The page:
Google's YouTube unit appears to be restricting picture-in-picture video viewing on Apple's iOS 14 to subscribers of its Premium subscription service, while promised 4K resolution in tvOS 14 is a no-show. Apple's iOS 14 delivers PiP video viewing to iPhone for the first time. The handy feature allows users to simultaneously watch video content, conduct FaceTime calls and more while completing tasks in other apps. Video viewing is a main use case for PiP, and YouTube is arguably the most highly trafficked destination for online content. Unfortunately, it appears that Google is gatekeeping access to the function. While the feature remains free to use on iPad (at least through Safari), the iPhone version of YouTube's app restricts PiP to YouTube Premium subscribers. Shortly after iOS 14 launched, users discovered a workaround that enabled PiP compatibility when accessing content through YouTube's website in Safari. That hole has now been closed. It's not clear if the recent change was made intentionally or is the result of a bug. As noted by MacRumors, however, PiP still works with videos that are embedded in third-party websites, suggesting YouTube actively updated its code to block the functionality. YouTube is also dragging its feet on delivering a promised update that would allow tvOS 14 users to watch content at 4K resolutions. While 4K playback was supported in pre-release beta versions of tvOS 14, the feature is currently missing. When asked about the issue on Twitter, YouTube said, "Sorry about the back and forth — jumping in to clarify that Apple TV 4K will support 4K playback soon. Stay tuned for an update here."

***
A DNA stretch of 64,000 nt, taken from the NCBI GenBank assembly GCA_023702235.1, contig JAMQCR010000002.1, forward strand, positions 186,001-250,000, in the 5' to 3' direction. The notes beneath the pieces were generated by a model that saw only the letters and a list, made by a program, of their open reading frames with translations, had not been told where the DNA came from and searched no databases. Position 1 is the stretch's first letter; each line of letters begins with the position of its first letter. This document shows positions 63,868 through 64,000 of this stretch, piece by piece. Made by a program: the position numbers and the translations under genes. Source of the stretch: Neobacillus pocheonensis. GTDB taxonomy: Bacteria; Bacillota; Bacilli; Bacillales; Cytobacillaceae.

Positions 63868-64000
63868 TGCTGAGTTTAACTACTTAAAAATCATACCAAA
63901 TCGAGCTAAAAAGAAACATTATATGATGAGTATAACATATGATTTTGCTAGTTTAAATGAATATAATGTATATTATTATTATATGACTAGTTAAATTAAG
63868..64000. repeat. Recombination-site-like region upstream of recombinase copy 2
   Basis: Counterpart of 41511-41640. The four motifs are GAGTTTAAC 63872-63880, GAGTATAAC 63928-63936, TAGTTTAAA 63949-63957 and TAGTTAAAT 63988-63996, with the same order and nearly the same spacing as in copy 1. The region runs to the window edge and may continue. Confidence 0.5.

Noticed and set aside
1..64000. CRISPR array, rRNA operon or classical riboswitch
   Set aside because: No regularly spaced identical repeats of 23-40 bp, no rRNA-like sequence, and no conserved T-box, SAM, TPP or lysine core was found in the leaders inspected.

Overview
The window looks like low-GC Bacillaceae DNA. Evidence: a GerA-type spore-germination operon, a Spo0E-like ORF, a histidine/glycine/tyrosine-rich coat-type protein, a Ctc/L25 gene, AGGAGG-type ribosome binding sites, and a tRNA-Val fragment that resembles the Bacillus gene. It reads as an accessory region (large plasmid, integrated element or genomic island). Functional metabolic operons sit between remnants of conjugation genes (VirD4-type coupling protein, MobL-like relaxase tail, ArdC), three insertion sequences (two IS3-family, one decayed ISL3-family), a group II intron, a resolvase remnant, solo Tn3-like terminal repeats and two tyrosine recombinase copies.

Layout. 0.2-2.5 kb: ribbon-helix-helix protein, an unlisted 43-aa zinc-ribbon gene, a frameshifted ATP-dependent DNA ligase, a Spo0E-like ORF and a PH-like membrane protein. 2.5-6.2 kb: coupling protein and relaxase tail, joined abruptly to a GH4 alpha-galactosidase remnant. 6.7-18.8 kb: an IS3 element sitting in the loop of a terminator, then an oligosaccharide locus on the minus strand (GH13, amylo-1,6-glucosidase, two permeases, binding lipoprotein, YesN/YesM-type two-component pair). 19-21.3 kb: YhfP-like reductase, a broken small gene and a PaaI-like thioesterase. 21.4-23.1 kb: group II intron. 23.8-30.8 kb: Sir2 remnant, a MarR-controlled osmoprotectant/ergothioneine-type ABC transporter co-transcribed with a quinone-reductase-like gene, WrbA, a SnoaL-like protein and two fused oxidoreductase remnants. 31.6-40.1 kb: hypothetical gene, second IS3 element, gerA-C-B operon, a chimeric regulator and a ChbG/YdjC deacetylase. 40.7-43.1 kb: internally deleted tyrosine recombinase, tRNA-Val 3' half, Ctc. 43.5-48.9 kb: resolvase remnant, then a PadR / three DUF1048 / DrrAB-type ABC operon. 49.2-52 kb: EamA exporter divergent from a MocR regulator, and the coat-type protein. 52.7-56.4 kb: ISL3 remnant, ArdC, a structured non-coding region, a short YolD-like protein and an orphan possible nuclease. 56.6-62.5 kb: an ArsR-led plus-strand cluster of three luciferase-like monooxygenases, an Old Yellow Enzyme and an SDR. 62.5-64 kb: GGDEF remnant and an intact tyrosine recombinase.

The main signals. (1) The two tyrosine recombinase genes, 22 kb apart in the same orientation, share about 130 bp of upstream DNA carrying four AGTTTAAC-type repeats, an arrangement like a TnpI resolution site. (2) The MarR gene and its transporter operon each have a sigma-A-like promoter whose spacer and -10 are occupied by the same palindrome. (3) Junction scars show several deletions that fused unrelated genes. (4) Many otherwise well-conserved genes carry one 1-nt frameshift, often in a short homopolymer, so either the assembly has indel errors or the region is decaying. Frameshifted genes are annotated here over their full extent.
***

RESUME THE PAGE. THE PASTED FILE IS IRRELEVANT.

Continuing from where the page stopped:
'iPhone 12' event announcement expected this week - AppleInsider
Another leaker is casting doubts on the possibility of an imminent hardware release, with the expected Tuesday press release predicted to just contain details of when the fall "iPhone 12" launch event will take place.